By Ben Welter
Many thanks to Sara Quam and the Rock County Star Herald for granting permission to post this D-Day column by Al McIntosh, the Luverne, Minn., newspaper editor whose work is featured in Ken Burns’ WWII documentary, “The War.” The column was published on June 8, 1944, two days after the Normandy invasion.
When we sleepily stumbled down the hall to answer the clamorously ringing telephone we made a mental note that it was shortly before 3 a.m. We picked up the receiver, thinking it was Sheriff Roberts calling to say that there had been an accident. Instead it was Mrs. Lloyd Long, playing the feminine counterpart role of Paul Revere, saying “Get up, Al, and listen to the radio, the invasion has started.”
Altho we had written in this column several weeks ago that the news would break between midnight and 5 a.m. we still couldn’t believe that the long awaited “D” Day had arrived. We sat by the radio for over an hour listening to the breathtaking announcements of eyewitness observers of the assault.
And then we went back to bed — to lie there for a long time, wide eyed in the darkness — thinking, “What Rock County boys are landing on French soil tonight?”
Please Lord, may this not be another Dieppe.
And so the invasion news came to Luverne, quietly. There were no whistles, no sirens. People got up and automatically turned on their radios to get the biggest news in all the world’s military history. There were no demonstrations — not much was said. The coffee shops were filled almost to standing room as the 10 o’clock news approached, Argus Leader “extras” were grabbed up like hotcakes and eagerly scanned. There were sober faces on the men as they listened to the news but there was a smile of exultation when they heard that the Allied forces had penetrated ten miles inland. One mother dropped in the coffee shop. She shook her head and pushed the cup of coffee, which had been placed in front of her, aside.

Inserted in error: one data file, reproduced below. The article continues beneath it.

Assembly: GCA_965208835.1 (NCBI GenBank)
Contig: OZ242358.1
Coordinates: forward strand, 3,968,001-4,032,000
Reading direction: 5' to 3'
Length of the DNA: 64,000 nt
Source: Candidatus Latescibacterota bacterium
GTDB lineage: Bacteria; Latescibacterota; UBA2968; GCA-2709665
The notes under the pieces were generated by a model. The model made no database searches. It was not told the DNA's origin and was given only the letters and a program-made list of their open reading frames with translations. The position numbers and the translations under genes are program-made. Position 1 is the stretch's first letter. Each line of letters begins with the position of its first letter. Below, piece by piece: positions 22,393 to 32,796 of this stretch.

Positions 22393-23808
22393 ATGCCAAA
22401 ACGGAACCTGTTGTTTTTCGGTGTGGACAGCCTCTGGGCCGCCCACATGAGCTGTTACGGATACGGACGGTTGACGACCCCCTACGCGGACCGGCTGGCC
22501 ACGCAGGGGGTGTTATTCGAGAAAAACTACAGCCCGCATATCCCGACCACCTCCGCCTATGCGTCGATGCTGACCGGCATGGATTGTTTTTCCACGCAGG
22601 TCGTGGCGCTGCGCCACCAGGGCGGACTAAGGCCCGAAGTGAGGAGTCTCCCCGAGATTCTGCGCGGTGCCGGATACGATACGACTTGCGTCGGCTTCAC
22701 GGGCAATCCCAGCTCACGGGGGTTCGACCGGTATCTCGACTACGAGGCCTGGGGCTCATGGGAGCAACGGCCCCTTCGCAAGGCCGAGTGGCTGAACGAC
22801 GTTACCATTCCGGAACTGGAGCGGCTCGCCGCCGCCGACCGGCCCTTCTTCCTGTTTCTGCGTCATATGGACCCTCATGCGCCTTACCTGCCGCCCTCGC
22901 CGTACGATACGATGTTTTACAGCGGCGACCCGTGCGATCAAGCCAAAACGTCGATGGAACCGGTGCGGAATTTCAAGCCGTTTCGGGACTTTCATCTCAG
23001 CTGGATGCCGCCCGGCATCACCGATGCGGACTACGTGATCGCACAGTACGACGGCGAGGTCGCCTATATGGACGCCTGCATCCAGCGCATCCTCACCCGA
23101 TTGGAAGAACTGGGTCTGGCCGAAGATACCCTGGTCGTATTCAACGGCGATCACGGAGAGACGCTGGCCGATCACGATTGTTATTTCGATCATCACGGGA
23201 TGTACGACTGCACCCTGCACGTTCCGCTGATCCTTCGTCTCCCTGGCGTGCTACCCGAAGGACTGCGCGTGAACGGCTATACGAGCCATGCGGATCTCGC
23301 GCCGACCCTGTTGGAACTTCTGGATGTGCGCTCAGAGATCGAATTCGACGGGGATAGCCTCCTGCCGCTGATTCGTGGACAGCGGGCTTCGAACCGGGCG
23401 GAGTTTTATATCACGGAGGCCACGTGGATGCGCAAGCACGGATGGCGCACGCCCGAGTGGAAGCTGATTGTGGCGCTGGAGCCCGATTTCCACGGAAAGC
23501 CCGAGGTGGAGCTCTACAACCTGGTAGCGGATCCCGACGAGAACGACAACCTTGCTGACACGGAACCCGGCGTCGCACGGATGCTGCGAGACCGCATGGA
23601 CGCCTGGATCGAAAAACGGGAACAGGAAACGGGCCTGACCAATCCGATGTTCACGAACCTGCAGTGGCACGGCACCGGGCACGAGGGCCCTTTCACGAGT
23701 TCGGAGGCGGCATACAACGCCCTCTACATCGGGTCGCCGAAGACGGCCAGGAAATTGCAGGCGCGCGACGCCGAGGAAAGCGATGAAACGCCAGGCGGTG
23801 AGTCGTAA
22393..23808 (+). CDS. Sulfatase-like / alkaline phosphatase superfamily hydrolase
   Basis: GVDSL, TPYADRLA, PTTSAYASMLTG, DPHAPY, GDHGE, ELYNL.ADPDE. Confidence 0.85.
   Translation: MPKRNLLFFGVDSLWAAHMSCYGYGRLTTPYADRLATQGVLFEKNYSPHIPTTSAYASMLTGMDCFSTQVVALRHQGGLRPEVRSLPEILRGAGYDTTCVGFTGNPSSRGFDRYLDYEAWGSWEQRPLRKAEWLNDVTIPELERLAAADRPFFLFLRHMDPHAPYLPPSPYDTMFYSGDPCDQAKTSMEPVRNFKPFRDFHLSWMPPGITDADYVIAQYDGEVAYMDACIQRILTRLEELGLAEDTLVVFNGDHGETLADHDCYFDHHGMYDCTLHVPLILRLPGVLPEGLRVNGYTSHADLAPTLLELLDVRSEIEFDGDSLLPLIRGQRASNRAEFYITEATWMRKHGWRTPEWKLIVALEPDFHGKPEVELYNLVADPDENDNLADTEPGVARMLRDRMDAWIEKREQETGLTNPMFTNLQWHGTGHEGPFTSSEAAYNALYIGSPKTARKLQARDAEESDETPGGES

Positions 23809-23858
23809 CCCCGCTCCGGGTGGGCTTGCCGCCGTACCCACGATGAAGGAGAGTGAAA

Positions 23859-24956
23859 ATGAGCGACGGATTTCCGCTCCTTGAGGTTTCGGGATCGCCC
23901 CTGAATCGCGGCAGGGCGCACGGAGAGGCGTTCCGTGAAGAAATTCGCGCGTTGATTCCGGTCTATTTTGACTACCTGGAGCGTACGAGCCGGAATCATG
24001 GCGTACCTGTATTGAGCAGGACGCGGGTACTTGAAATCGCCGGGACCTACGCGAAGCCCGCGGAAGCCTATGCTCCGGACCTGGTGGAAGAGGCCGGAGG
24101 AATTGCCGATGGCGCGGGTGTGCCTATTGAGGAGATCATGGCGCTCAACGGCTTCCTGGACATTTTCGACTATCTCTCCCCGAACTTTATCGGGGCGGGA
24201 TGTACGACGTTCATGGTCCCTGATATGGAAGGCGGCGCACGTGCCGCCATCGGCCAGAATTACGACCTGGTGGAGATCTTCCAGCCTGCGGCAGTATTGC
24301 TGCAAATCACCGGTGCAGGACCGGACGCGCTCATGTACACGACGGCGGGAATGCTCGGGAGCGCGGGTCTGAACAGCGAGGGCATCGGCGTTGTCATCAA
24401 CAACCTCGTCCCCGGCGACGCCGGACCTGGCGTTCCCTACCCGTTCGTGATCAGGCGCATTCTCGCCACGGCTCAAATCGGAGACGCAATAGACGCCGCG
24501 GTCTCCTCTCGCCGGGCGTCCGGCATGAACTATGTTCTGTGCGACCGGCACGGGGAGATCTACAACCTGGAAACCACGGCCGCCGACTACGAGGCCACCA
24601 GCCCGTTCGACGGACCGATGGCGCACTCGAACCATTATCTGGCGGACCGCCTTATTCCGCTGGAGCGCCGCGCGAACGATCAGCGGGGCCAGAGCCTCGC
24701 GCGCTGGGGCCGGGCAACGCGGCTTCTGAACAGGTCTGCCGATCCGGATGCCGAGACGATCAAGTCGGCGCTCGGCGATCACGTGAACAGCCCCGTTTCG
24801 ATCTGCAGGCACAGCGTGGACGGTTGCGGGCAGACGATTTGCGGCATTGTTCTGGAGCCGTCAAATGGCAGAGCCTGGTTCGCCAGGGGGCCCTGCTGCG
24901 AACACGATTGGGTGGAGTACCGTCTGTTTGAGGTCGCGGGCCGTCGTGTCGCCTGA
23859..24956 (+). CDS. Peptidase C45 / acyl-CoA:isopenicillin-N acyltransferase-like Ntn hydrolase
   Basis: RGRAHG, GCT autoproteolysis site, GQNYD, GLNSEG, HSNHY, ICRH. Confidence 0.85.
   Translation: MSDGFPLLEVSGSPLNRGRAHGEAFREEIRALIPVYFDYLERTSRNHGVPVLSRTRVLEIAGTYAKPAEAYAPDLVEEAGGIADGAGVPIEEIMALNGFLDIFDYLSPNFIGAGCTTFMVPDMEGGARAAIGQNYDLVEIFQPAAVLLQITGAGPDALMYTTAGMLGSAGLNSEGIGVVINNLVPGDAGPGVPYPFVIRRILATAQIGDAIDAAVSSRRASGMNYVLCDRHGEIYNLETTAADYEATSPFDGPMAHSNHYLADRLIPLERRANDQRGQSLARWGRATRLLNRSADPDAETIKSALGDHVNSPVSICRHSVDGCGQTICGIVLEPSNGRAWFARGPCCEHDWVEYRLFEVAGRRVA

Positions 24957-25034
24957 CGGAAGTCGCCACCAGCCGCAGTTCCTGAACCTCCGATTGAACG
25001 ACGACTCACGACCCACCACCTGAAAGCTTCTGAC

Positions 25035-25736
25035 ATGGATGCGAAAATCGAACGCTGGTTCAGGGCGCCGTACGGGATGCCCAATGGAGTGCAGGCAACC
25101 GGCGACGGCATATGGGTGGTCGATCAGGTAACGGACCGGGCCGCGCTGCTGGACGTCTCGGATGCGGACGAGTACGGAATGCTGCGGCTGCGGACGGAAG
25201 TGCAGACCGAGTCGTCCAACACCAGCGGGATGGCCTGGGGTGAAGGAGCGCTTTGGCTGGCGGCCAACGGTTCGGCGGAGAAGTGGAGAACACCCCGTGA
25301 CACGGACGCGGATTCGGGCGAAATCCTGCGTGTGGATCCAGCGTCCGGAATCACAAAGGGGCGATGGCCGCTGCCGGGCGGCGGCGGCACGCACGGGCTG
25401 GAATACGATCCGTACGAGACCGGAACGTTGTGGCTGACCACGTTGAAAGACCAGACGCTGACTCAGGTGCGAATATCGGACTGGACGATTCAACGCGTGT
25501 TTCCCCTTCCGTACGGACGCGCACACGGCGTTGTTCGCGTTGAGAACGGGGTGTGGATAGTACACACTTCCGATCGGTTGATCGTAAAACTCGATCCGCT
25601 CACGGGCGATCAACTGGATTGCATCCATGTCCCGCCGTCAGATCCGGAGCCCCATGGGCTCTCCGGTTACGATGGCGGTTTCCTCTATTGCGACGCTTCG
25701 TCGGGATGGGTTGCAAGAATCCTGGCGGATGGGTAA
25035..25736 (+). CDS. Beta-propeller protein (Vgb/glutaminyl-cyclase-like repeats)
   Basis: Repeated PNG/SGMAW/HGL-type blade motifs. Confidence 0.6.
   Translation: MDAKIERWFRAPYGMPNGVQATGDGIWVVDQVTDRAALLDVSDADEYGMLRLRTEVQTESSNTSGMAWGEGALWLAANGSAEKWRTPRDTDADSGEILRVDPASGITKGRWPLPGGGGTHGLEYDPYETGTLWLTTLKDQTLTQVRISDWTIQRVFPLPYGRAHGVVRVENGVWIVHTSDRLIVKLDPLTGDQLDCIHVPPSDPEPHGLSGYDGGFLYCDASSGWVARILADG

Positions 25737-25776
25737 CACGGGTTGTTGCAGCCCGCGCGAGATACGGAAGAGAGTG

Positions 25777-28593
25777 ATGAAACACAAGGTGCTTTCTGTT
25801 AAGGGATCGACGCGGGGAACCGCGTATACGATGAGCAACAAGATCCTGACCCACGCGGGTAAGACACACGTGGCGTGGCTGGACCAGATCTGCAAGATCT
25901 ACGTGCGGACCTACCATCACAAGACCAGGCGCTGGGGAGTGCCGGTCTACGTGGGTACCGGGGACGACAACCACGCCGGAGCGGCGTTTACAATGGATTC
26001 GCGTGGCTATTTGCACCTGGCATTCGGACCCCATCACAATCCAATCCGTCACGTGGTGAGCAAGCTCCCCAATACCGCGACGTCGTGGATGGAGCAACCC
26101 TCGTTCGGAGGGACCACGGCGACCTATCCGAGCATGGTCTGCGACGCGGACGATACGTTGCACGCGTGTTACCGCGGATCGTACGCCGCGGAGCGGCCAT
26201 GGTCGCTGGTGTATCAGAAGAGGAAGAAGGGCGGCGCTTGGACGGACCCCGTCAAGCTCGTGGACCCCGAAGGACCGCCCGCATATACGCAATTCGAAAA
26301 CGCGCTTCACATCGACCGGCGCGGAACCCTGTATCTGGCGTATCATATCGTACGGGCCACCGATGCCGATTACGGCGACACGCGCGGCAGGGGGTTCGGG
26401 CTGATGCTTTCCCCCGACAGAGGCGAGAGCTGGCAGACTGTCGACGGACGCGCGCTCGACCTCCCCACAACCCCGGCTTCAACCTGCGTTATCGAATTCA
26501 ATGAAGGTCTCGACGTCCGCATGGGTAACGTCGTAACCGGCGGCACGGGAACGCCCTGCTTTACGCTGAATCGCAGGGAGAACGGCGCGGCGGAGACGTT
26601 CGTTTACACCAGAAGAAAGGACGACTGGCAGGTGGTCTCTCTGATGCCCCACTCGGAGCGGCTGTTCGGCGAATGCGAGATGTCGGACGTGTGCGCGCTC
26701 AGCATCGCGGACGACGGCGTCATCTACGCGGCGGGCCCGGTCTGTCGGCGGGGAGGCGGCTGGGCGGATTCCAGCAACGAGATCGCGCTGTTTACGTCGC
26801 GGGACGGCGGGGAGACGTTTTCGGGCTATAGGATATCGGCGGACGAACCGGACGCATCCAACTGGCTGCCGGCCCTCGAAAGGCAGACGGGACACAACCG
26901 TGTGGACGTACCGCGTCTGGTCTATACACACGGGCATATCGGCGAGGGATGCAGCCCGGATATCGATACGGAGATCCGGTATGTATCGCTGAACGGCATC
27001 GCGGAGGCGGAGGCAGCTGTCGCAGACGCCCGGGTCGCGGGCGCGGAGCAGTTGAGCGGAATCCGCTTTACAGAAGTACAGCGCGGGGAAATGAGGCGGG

“I just want to listen to the radio,” she said. Her boy, by all the odds, was “there.” One didn’t have to be psychic to know what was in her mind – or her heart. The prayer that she was uttering right then as she listened to the announcer was multiplied a thousand times and more in Rock County countless times during the day.
This is no time for any premature rejoicing or cockiness because the coming weeks are going to bring grim news. This struggle is far from over — it has only started — and if anyone thinks that a gain of ten miles means that the next three hundred are going to go as fast or easy he is only an ostrich.
There’s a War Bond Drive starting next Tuesday. Rock County has a big job cut out for it. But Ned Brown, county chairman, is gambling on the patriotism of you Rock Countians. Ned is starting the campaign where the last one left off — without a single meeting of any of the workers.
“I don’t feel like calling a county meeting of the workers,” he said, “that’s asking an awful lot right now when most everybody is busy with their farm work, asking them to take off four hours to come to a meeting.”
Here is the way Ned looks at it — the workers have been thru four previous campaigns — they know their job and what has to be done. There is nothing new he can tell them that they don’t already know. Why should he impose further on these volunteer bond salesmen by taking their time for an organization meeting when they will have to give so much time during the drive?
With a man having so much faith in the people of Rock County we can’t afford to let them down. Just remember this — some of those boys who are battling ahead in France will never “get back” but you’ll get every dollar you invest
“back” and with interest too. It’s “better to buy bonds than to wear them.”
And another thing — the Red Cross has received a terrific quota for surgical dressings. These are needed — and will be needed. Let not any woman in Rock County think that she isn’t needed in this effort. Your help may save a
boy’s life. Need we say more.
|Luverne’s Main Street, 1947: “The War” premiered at the restored Palace Theater in September 2007. (mnhs.org photo)|